Predictably, the biggest hit, "Mother," was the last of the "real" set, and predictably roused a massive singalong. Also predictably, there was an encore, this time "Dirty Black Summer." (There may have been another one, but I'll admit I ran to the bathroom at the end of this song.)
And here is where I come to the part about Danzig's aftershow, and please forgive my change in tense, for ease of narration. During Dimmu Borgir's set, my two female friends, N. and J., leave the theater area to use the bathroom. Upon their return, J. plops a sticker into my hand. "Here's your backstage pass," she says. Apparently, en route back from the bathroom, a bored roadie has asked them if they "want to meet Glenn Danzig after the show," and distributes backstage passes for them and any female friends. While we're young and blonde, we're modestly dressed and minding our own business at the show, so we chalk it up to a roadie basically bored of wandering around a crowd of dudes.
Until another roadie walks through the crowd, and stamps N. with another backstage pass. "Come to the side door after the show," he instructs her as he walks away. I pull out my own sticker and notice it's marked "P. P."
"You know what guys?" I ask. "Call me crazy, but I'm going to guess that perhaps 'P.P.' stands for 'pussy pass.'" Danzig, it seems, still uses the antiquated method of sending road crew to cherry pick groupies from the audience. We all balk -- Glenn Danzig is the same age as our parents, pretty much -- but decide to infiltrate the backstage for, uh, journalistic purposes.
We arrive at the side door to find a small handful of other women. We're all in their twenties, and all extremely blonde, except for one collagen-lipped brunette who seems to have slipped through the cracks because she "hung out with Danzig nine years ago at the Chili Pepper in Ft. Lauderdale."
A venue security guard knocks at the door, and a cowboy-hatted roadie opens the door. "Okay, ladies, and ONLY LADIES," -- there are some guys lurking in the background, apparently -- "stay right here." He inspects us up and down. "Wait right here while I find out where we're going to have you guys hang out."
The door opens again a couple minutes later, and cowboy hat beckons. Although he never bothers to introduce himself or ask anyone else's name, we deduce later his name is Scummy -- as in, "Scummy, move this amp out of the way," or "Scummy, go get these ladies some vodka," or, "Scummy, who's coming to the hotel?"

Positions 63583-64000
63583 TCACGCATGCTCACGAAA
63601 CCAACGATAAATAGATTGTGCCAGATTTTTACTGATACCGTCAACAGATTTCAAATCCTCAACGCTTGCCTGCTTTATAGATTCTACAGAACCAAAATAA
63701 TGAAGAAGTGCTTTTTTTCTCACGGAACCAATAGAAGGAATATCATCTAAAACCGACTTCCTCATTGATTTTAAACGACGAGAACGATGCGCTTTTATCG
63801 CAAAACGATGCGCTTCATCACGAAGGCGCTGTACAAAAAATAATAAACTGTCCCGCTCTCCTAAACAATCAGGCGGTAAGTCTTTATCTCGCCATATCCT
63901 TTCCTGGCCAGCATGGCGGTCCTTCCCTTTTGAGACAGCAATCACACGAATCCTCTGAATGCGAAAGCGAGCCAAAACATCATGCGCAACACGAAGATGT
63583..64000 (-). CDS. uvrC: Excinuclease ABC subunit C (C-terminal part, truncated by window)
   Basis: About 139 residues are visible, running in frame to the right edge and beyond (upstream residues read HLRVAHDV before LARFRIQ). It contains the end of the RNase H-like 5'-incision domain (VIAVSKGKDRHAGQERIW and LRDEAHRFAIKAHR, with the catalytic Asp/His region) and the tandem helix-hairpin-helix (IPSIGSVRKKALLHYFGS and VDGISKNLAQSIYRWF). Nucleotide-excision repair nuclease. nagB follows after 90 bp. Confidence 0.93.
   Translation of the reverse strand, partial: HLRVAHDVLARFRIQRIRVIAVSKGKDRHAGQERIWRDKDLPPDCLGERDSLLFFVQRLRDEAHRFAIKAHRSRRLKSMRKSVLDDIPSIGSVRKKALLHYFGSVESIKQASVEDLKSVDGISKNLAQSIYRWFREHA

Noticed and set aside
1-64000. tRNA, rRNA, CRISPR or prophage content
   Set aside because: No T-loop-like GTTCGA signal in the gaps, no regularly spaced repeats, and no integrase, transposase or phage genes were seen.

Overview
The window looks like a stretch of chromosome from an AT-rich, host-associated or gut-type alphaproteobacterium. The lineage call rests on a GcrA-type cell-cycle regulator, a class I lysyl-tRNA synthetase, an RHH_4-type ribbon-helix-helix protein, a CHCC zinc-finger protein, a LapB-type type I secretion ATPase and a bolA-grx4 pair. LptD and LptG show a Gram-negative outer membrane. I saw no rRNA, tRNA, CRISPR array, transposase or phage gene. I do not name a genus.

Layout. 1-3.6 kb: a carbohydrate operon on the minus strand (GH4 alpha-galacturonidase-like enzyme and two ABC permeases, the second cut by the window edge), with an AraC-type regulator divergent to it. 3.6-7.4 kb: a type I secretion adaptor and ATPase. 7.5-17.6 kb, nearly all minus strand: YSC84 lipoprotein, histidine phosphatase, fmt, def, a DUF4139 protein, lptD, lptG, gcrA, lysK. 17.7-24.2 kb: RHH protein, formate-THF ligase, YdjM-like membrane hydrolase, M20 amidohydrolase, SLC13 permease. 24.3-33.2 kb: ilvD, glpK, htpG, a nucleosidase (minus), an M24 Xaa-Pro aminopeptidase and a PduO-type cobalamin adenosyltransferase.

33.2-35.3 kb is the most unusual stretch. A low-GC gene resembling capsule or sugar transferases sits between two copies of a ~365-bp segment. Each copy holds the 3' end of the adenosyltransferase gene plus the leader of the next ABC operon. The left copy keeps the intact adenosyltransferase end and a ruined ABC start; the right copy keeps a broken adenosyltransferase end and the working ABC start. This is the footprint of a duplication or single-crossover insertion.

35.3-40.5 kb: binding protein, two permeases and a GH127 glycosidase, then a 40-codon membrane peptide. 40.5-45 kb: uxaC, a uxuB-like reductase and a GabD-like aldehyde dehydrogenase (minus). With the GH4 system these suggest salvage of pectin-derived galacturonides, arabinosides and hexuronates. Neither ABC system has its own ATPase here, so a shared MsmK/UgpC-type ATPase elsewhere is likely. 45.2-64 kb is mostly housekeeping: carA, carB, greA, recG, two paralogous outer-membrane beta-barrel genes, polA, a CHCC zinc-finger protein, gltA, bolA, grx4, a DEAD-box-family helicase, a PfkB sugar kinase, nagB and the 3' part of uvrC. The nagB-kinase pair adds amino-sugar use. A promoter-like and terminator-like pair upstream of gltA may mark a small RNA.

He leads us up set of stairs, and then deposits us just inside the doorway of a room. "Glenn, here are the girls," he says, pointing at us and walking away. Danzig is crumpled in an armchair, looking very pale, rubbery, and sweaty, wiping himself with a towel. He gives us an appraising look and turns back to his bandmates. It's very quiet -- no music in the room, just a bunch of 40-something men with long, black hair, staring at us expectantly.
Is this a bad rock and roll movie? Are we meant to dance and perform? Does that really happen for these aging former stars? A wave of nausea hits me, but luckily things warm up as someone puts on an iPod, distributes Coronas, and everyone proceeds to ignore us females, except when they stare. N, J and I find ourselves in forced small-talk with the other "ladies."
Brunette is flopped in another chair, now barefoot, legs spread-eagle, trying to convince me of John McCain's inherent sexiness, until she gets tired of that and insists Scummy give her a foot massage. "I should be the one getting massages here," he retorts, "for bringing you all up here." Scummy, actually, is the only one who speaks directly to us, except for Steve Zing, who asks a few questions but doesn't listen to the answers, slurping away at a container of chicken soup and rolling his eyes at everything Brunette says.
Another blonde, P., from Coral Springs, flops down next to us. "So ... We're all blonde...." She begins. "So where does your blonde come from? I'm like, German ... and French ... and shoot, I forgot the other one." N. says she's Swedish, I say my dad is Cuban and that the blonde is most definitely fake. "Wow," P responds. "We're all so ... international." A few minutes later, she announces her boyfriend has dumped her earlier in the day, to cheers from Scummy and others. Eventually, she announces, "I'm going to go hang out with Dimmu Borgir," and wanders out of the room.
Vodka is fetched and put on a corner table, and we're told to fix our own drinks, unless we want to give "tips." Danzig himself is gone by this point, having shut himself up in a sub-dressing-room and then disappeared. Tommy Victor, who was talkative and friendly when I interviewed him as part of Ministry, gives the girls a cool look and says nothing else. Danzig drummer Johnny Kelly's one direct address comes when J's phone rings -- "Ooooh is it your boyfriend?" He semi-taunts. "Tell him not to worry, you're just backstage with us."
At this point, blonde P has wandered back in, and she and Brunette are feeding gummy bears to one another in lascivious motions. It's time to make an escape. J. announces she is going to find a bathroom, and will I please come with her? She heads for the hall before Scummy stops us. "Girls, girls, come back inside -- there's a bathroom right in here," he says, pointing at the dressing room within a dressing room.
"Look, we're peeing in the same toilet Glenn Danzig used," I tell J.
"Whatever -- we're going out there, grabbing N., and leaving."
When we exit the bathroom, P. is trying to shove her tongue down N's throat as Scummy whoops. We grab N's sleeve, and make our way to the door.
"Hey, why are you girls leaving?" We hear a male voice call, but at that point, we're running down the stairs and out of the Fillmore.
Personal Bias: Hard to say right now.
Random Detail: Spotted in the audience were members of local dark metal acts like Wykked Wytch, and Kalakai (I think; it's hard to tell a lot of those long-flaxen-haired guys apart).
By the Way: I'm not related to onetime Danzig drummer Joey Castillo, although I wish I was.